`Courts should come forward to protect witnesses`
Delhi court has said courts should come forward to protect witnesses or else criminals would have a field day.
New Delhi: Ruing that witnesses were being won over in criminal cases, a Delhi court has said courts should come forward to protect them or else criminals would have a field day.
"The witness is backbone of the criminal justice system and if the backbone is broken, the whole criminal justice system would crumble," Additional Sessions Judge Gurdeep Singh remarked.
"If the courts do not come forward to rescue the witnesses and use power to give sentence to the fullest, the witness would not have any sense of security and the criminal will have a field day," he said.
The ASJ made the observation while sentencing 27-year-old Kuldeep to ten-year jail and imposing a fine of Rs 50,000 for attempting to murder one Sachin Bhardwaj, who was a witness against him in a robbery case.
The accused had tried to pressurise Bhardwaj not to depose against him and finally won him over.
The prosecution case was Kuldeep and his accomplice, all residents of northwest Delhi, beat up Sachin, his brother Sunil and his friends and looted them on September 3, 2009.
A case of robbery was then registered against them, the prosecution said.
On September 6, 2009, Sachin was returning from work when Kuldeep intercepted him in a car and asked him not to depose against him in the robbery case. When Sachin did not accede to his request, Kuldeep whipped out a revolver and shot at Sachin, who was hit in his leg, the prosecution said.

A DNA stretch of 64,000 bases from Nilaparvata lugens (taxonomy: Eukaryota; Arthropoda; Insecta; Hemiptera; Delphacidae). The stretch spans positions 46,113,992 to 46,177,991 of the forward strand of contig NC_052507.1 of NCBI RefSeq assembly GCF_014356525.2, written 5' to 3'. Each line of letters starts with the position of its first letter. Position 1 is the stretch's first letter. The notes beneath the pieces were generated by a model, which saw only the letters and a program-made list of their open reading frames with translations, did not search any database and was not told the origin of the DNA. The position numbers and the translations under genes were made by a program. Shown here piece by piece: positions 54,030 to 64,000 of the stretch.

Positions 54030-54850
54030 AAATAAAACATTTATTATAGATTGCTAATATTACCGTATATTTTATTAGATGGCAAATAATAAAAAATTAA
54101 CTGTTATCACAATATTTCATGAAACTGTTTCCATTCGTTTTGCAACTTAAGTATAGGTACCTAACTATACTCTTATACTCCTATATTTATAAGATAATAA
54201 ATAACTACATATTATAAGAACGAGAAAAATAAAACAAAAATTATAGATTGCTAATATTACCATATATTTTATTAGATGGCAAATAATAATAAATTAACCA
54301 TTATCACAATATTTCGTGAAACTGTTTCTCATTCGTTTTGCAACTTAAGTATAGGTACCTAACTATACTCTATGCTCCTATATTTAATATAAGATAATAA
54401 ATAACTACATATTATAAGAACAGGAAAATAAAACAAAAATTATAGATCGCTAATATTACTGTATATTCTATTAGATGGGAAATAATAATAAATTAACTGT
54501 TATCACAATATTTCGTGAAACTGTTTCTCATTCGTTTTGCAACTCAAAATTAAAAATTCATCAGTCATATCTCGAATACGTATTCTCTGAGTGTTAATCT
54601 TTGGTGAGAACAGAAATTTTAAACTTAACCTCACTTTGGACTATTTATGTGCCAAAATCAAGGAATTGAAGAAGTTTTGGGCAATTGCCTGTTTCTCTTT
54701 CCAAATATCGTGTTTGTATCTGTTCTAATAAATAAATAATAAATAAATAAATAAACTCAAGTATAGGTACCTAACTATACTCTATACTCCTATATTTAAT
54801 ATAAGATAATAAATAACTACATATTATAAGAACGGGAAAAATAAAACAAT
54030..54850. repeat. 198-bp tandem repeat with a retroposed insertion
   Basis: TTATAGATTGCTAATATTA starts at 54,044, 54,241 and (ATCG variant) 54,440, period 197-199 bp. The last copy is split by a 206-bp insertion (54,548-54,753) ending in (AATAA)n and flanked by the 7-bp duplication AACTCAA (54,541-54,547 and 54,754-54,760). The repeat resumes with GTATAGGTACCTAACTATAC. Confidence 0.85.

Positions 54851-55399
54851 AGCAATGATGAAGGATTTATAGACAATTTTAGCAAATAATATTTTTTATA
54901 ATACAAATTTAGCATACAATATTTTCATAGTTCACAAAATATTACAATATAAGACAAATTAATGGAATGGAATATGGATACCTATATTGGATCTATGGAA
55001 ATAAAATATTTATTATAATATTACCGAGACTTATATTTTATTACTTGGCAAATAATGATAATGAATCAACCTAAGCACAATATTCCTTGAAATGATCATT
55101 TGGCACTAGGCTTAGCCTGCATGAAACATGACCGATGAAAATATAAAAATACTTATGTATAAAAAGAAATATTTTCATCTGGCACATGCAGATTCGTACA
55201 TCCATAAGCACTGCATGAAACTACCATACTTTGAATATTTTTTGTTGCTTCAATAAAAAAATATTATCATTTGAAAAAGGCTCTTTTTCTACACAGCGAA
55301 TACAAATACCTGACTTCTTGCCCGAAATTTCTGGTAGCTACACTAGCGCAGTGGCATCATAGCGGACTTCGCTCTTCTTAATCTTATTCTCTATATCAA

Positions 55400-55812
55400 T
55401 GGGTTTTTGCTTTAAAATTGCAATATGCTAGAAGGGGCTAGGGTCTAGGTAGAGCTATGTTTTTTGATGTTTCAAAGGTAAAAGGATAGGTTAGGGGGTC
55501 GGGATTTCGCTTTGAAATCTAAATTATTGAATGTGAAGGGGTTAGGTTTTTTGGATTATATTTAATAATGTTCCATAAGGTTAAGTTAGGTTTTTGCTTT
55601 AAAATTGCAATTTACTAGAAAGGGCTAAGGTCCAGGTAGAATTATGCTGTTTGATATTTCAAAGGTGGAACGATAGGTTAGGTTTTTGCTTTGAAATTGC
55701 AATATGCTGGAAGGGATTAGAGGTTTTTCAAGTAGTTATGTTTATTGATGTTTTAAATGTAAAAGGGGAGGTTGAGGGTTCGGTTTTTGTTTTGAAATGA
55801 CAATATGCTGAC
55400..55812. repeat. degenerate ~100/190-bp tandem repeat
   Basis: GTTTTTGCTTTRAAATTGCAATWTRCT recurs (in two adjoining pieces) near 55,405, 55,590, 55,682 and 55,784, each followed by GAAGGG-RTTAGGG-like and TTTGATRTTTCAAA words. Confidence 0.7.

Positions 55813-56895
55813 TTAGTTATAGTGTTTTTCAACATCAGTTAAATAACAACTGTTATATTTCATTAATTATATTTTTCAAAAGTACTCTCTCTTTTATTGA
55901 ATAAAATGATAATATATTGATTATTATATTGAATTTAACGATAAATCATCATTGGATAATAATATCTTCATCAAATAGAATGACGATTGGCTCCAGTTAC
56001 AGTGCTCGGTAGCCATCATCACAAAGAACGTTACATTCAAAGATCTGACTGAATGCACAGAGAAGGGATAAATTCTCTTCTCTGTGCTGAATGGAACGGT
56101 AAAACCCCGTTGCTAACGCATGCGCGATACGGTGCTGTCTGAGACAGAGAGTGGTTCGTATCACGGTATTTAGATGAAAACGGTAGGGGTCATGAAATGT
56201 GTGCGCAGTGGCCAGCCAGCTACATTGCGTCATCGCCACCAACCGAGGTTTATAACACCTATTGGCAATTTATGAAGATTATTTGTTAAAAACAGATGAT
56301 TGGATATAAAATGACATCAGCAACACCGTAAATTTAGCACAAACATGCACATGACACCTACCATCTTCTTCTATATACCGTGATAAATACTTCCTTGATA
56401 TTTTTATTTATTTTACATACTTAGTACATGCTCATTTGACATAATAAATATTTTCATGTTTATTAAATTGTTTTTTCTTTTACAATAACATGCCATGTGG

Sachin`s brother Sunil rushed him to the hospital and informed the police that he had seen Kuldeep shoot at Sunil. Subsequently, police lodged a case of attempt to murder under the IPC and also charged him under the Arms Act.
Later when Sachin was discharged from the hospital, he
had turned hostile in the court.
The judge, in his order, noted that he and Kuldeep had reached a compromise with the intervention of village elders and "obvious reasons of fear".
The judge, however, relied upon circumstantial evidence and the deposition of Sunil to hold Kuldeep guilty.
"Any peace loving citizen would not come forward to make complaint against any criminal in such circumstances. It is well known that public witnesses do not come forward to give evidence against the criminals and if they stand witness they do not support prosecution as it happened in this case," the ASJ noted.
The court also directed police to provide protection to Sunil, after his counsel Birender Sangwan submitted that he is being threatened by Kuldeep`s relatives.